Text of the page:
The Kindness of Strangers

We St. Louisans have always been a little nuts about Tennessee Williams.  We all covet our own stories which relate to him.  For myself, it’s a double-whammy:  My father lived near to one of Williams’ boyhood apartments, though not at the same time; and I once directed a truncated version of The Glass Menagerie.  Put aside that he occupies a grave in the same cemetery as my parents and my father’s kin, including my great-grandmother Corinne Hahn Hayes for whom I am named.

I chose The Glass Menagerie when I got a chance to direct in high school because I relate to Laura, the forlorn daughter of the missing father and desperate, scheming mother.  She comes across as frail and pretty; shy and welcoming.  Her legs do not work properly, due to some mysterious ailment which isn’t quite explained, probably polio.  She suffers from pleurisy, which also plagues me.  I think of her as a romantic version of my crabby self.

But I have been told that I’m more like Blanche Dubois in Streetcare Named Desire, depending on the kindness of strangers and a little pathetic at that.  Perhaps so, perhaps so.  I suppose her cloying, slightly demented nature combined with her shrewish whine  prompts the comparison.  Certainly I have no enviable beauty.  Most apt of all qualities, my proclivity to rely on the kindness of strangers validates the comparison to this least desirable of Mr. Williams’ women.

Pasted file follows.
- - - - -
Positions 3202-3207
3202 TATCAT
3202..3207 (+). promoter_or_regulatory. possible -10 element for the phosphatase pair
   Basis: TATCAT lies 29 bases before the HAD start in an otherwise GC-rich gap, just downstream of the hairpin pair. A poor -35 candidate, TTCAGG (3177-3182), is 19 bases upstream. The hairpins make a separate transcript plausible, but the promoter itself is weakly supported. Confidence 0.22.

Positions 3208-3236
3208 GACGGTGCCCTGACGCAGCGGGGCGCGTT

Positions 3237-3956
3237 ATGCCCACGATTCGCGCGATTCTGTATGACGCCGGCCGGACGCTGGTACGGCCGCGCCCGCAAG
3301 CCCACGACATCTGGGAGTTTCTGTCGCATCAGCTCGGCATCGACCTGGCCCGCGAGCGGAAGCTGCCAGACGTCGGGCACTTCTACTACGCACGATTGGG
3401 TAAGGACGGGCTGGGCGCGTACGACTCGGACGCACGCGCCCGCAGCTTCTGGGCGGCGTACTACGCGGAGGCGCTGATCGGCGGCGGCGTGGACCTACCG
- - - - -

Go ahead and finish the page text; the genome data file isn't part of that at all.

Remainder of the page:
When I arrived at home yesterday, Davin came out of the kiosk at the gate to tender two packages.  I knew them to likely contain chair cushions that I ordered in my maniacal quest to improve the seating in my tiny house.  We talked for a few moments, mostly about his mother’s recent medical scare.  I have a special tenderness in my heart for only sons.  Then Davin loaded the boxes in my car and I drove away, cautiously, holding my speed to the demanded five miles per hour especially given the rising sound of children playing nearby.

I paused again adjacent to the swimming pool to wave to Christina, who tarried in a chair beneath an umbrella.  I called to her, Watcha doin’, girl? and saw the broad smile rise on her face.  Getting cool! came the answer.  I waggled my fingers and turned back to the road, to the crunch of gravel under the tires and the fluttering hummingbird which tarried near my windshield.  I waited for the tiny critter to pass before proceeding.

At the house, I studied the boxes, determining that I should open them where they sat.  I could have asked my neighbor to carry them into the house. I certainly might have lugged them myself.  They did not seem heavy.  But then I would have to haul the packaging back outside for transport to the recycle bin. I find it best not to needlessly accumulate belongings since I occupy 198 square feet (slightly more, when measured vertically).  I strive to limit my possessions to no more than bare necessities.

Indeed, the boxes contained cushions, one of which seemed different than the picture suggested.  I must be used to disappointments, because I hoisted the lot onto my shoulder and started toward the house.  Just before I reached the porch, I encountered the hummingbird again.  I had no doubt that it was the same creature.  I fancy that I’ve learned to distinguish the markings of the small beings which frequent the park, like the jays which feast on my peanuts and the starlings which chatter overhead.  I studied the bird as it hovered near the door, then watched it flit away, bound for my neighbors’ feeder — for sweeter pastures, and more tender ministrations than I provide.  I watched until I could not see it against the dazzle of the mid-day sun, and then went into the house with my burden.

It’s the first day of the fifty-fifth month of My Year Without Complaining.  Life continues.


Leave a Reply

Your email address will not be published. Required fields are marked *